Income Polarisation and Poverty Among Rural Households in Nigeria

Author: Ogunyemi, Oluwole Ibikunle Oyedokun

Supervisor: Omobowale A. Oni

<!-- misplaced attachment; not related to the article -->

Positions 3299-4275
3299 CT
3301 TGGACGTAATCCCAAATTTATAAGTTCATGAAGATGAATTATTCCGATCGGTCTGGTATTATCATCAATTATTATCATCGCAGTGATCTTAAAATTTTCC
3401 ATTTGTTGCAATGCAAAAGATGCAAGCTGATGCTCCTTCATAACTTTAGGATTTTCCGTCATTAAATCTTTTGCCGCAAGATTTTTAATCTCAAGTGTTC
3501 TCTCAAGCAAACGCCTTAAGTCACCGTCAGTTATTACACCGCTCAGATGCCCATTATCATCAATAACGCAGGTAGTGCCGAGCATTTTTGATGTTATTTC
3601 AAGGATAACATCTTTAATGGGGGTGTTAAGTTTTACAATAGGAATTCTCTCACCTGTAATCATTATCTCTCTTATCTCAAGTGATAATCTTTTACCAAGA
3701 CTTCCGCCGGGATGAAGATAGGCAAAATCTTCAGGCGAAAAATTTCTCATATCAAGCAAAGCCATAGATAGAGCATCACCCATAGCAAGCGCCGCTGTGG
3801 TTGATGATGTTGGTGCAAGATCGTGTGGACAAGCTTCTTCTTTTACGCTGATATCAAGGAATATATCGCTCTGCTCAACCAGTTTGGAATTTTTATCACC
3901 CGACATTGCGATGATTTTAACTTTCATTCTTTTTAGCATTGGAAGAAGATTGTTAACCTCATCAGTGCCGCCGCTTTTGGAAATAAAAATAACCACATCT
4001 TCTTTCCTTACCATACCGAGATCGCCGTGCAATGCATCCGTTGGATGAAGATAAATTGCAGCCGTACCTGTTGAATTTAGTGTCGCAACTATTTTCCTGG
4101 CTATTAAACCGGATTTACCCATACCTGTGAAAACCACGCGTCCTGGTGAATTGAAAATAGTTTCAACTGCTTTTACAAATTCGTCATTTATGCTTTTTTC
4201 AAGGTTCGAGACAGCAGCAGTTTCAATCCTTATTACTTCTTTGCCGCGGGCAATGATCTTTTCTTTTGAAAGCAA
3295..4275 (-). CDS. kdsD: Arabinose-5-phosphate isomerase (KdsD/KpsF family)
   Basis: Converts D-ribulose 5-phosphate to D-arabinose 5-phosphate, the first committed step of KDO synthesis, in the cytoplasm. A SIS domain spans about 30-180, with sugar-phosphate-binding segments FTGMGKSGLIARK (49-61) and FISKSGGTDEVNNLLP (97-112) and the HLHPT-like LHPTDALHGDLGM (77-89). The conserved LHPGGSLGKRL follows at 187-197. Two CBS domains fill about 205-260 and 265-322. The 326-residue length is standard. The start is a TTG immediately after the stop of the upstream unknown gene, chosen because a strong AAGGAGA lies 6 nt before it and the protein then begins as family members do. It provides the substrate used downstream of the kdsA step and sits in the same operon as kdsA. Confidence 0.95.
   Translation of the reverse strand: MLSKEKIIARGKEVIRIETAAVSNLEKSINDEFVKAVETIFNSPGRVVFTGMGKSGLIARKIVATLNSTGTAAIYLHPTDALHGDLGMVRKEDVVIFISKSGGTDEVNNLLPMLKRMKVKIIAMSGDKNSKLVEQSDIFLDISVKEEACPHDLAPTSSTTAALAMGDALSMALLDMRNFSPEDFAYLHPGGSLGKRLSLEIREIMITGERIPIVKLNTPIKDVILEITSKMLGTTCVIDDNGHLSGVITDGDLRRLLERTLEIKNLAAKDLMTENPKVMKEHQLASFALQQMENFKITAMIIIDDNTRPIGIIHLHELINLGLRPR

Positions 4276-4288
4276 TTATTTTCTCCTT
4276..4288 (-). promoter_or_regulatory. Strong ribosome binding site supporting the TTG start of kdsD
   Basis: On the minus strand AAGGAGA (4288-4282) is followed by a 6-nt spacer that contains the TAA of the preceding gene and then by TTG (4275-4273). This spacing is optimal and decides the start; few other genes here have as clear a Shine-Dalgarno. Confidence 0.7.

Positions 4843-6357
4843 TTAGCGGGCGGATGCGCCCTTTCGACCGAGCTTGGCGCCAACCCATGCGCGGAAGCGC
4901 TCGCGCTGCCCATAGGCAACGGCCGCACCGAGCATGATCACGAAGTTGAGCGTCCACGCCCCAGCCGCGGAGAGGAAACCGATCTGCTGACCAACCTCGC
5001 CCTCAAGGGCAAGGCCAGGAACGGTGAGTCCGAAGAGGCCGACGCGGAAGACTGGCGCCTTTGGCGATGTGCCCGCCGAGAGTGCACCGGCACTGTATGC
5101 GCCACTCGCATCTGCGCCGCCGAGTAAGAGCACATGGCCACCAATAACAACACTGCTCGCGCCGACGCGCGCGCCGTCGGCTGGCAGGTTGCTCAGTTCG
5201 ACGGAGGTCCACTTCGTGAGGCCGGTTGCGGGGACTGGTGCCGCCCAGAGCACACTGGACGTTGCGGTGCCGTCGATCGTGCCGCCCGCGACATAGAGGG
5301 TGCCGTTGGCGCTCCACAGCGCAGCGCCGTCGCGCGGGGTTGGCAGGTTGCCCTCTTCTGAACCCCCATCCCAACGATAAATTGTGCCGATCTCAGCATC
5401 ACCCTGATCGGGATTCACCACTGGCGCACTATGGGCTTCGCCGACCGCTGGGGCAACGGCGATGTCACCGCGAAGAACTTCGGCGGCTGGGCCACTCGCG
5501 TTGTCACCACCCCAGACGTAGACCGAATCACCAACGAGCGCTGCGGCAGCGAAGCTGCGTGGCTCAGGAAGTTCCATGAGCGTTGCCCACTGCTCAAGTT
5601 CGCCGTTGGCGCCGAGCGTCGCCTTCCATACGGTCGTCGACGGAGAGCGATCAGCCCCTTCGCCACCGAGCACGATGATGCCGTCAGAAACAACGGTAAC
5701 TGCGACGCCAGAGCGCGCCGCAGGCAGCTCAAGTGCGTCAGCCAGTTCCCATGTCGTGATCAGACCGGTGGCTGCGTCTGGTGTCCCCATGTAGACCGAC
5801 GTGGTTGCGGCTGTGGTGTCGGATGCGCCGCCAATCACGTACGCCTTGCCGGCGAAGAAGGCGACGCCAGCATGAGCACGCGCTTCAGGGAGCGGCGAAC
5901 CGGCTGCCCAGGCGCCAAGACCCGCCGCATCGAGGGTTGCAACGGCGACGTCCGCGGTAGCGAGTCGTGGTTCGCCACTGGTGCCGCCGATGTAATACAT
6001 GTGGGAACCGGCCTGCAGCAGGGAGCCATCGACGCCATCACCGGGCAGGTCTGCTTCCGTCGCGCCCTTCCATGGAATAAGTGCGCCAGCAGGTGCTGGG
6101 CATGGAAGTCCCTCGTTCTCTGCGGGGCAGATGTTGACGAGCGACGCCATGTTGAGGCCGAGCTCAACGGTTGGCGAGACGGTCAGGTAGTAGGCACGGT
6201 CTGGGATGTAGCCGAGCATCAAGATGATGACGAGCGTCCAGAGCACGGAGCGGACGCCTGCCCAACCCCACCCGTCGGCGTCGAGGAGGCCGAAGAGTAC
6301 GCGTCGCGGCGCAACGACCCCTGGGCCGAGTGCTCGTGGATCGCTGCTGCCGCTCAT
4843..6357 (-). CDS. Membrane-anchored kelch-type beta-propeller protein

Poverty in Nigeria has been on the increase with consequence for Income Polarisation (IP). The IP which is the sum effect of alienation and identification between two groups at polar ends of the income distribution could worsen poverty. Studies on income distribution and poverty have mostly focused on income inequality to the total neglect of IP. Therefore, the extent and pattern of IP and its relationship with poverty among rural households in Nigeria were investigated. Data covering households’ socio-economic characteristics and consumption expenditure were obtained from secondary sources through the National Consumer Survey of 1980, 1985, 1992, 1996 and National Living Standards Survey of 2004 conducted by the National Bureau of Statistics. As a result of data collection and cleaning with elimination of households with some missing values considered important for the study, samples of 4,685, 4,044, 5,712, 11,358 and 22,152 households with relevant variables: household’s consumption expenditure, occupation, gender, education, age, household size and marital status were used for the survey periods. Analysis was done for the six geopolitical zones of rural Nigeria. Data were analysed using Duclos-Esteban-Ray (DER) polarisation index, Foster–Greer–Thorbecke poverty index and Tobit regression at p=0.05. Mean per capita household expenditure at 1980 prices was lowest (N89.75 ± N60.31) in 1996 and highest (N1,124.78 ± N1,072.00) in 2004. The IP decreased between 1980 (0.2389) and 1985 (0.2111), increased in 1992 (0.2371), then decreased in 1996 (0.2189) and 2004 (0.1874). The IP was highest in the southsouth in 1980 (0.2551), 1985 (0.1991) and 1996 (0.2147). In 1992, the southeast had the highest (0.2373) while the southwest was highest (0.1851) in 2004. The IP was lowest in the northcentral in 1980 (0.2019) and 1985 (0.1753). The southwest (0.2119) and northwest (0.1885) had the least values in 1992 and 1996 respectively. In 2004, the southsouth had the least IP of 0.1757. Among farming households, IP was highest (0.2169) in 1980 and lowest (0.1792) in 1985. Non-farming households had highest IP (0.2115) in 1980 and lowest IP (0.1806) in 2004. Male IP (0.2411) was higher than that of female (0.1792) in 1980. Also in 1996, IP was higher for male (0.1958) than female (0.1890). Except in 1992 when IP for educated households was higher (0.2140) than that of non-educated (0.2120), the other periods had non- educated being more polarised. Non-wage employed had higher IP over the periods with 0.1833 than wage employed 0.1799 in 2004. Polarisation increased with poverty level at N714.80 poverty line. A unit increase in age, household size and poverty significantly increased IP by 0.01%, 0.01% and 0.73% respectively. However, years of education and being married significantly decreased IP by 0.01% and 0.27% respectively. Income polarisation reduced among households over the periods but higher in the southern geopolitical zones as well as among farming households. Income redistribution policy should be based on poverty reduction.